Does the thought of eating a cricket or grasshopper make your stomach churn? Despite the “yuck” factor, many bugs are protein-rich. While you may not be interested in eating bugs, your dog might be!
Insect-based pet food has hit the shelves in specific markets, including the U.S. and Canada. But is it okay for dogs to eat bugs? And do insects meet your pup’s nutritional requirements? Yes, insect-based dog food is safe and beneficial for dogs, but it’s also important to consider certain downsides. Read on for an overview of insect-based dog food.
What Exactly Is Insect-Based Pet Food?
If you want to jump on the bug bandwagon, it’s not as simple as putting a plate of crickets in front of your pup. All dog food should meet the dietary requirements for your dog’s breed and age. Insects are a source of protein, a nutrient that your dog needs.
The Association of American Feed Control Officials (AAFCO) sets guidelines for how much protein should be in dog food.
Crickets or grubs are the protein source in most insect-based dog food.
Your dog may need more or less protein based on its breed, lifestyle, and underlying health conditions. Consult with your veterinarian before you switch to new dog food.
Is Insect Protein Safe for Dogs?
Insects don’t sound very appetizing, but dogs aren’t exactly known for their palates. (Insects like crickets and grubs are sustainable sources of protein.) It is generally shown that insects can provide good quality protein for dog food diets, but more research is needed.
What Are the Benefits of Insect-Based Dog Food?
Some consumers turn to insect-based dog food for ethical or environmental reasons. These pet owners may not feel good about beef or poultry farming practices. Insects are also an eco-friendly option. They require fewer resources, like precious farmland and water, to grow. Pups that are allergic to common protein sources may tolerate insect-based food. Bugs join a growing trend of novel protein sources like bison, venison, and lamb.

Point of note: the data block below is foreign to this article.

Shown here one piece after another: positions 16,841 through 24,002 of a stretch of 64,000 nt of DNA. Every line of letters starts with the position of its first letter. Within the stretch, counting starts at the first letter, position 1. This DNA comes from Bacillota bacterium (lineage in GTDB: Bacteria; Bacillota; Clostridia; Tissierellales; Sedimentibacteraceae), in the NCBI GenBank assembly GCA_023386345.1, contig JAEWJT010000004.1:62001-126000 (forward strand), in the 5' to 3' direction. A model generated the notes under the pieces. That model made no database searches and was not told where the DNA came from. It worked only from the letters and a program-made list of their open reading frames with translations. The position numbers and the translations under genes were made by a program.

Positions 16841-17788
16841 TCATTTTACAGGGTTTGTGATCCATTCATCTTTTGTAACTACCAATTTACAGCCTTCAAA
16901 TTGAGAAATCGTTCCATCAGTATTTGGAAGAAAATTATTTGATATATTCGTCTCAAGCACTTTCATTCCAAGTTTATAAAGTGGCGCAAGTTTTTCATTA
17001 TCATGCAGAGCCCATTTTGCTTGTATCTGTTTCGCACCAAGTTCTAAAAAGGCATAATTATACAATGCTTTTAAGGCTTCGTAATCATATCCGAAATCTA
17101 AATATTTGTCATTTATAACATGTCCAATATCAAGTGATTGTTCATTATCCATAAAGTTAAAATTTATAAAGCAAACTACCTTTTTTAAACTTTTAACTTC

Are There Downsides To Switching to Insect-Based Dog Food?
The cost and availability of insect-based pet food are significant downsides in North America. This is still a small but growing segment of the pet food market. You may have to order insect-based food online, which comes in smaller bags and costs more per ounce than beef or chicken-based food.
If cost isn’t an issue and you can order it, know your dog may not like it. Dogs have their own taste preferences, just like we do. If swapping for allergy reasons, then take note that it is thought possible that pets with shellfish allergies may also be allergic to insect protein.
There is also little scientific research into insect-based diets for humans and pets. The long-term suitability of an insect-based protein diet has not yet been assessed fully, and risks of bacteria and antibiotic resistance need to be considered.
How Should I Switch to Insect-Based Dog Food?
Even healthy dogs can get an upset stomach from new food. The best way is to switch dog food gradually, over 5 to 7 days. On the first day, 25% of your dog’s diet should be insect-based food. Slowly increase that percentage to 100%.
Before you switch dog food, check with your veterinarian if your dog has a health condition or has experienced a bad reaction to food in the past.
A New Option for Your Pup’s Mealtime
Novel protein sources like bugs (and even alligators!) represent a growing market in the pet food industry. While these foods can be the solution to beef or chicken allergies, they are expensive. If you want to try bug-based dog food, look for a brand that follows AAFCO’s guidelines. Make the switch slowly, and ask your veterinarian if you have any questions.
Featured Image Credit: Karsten Winegeart, Unsplash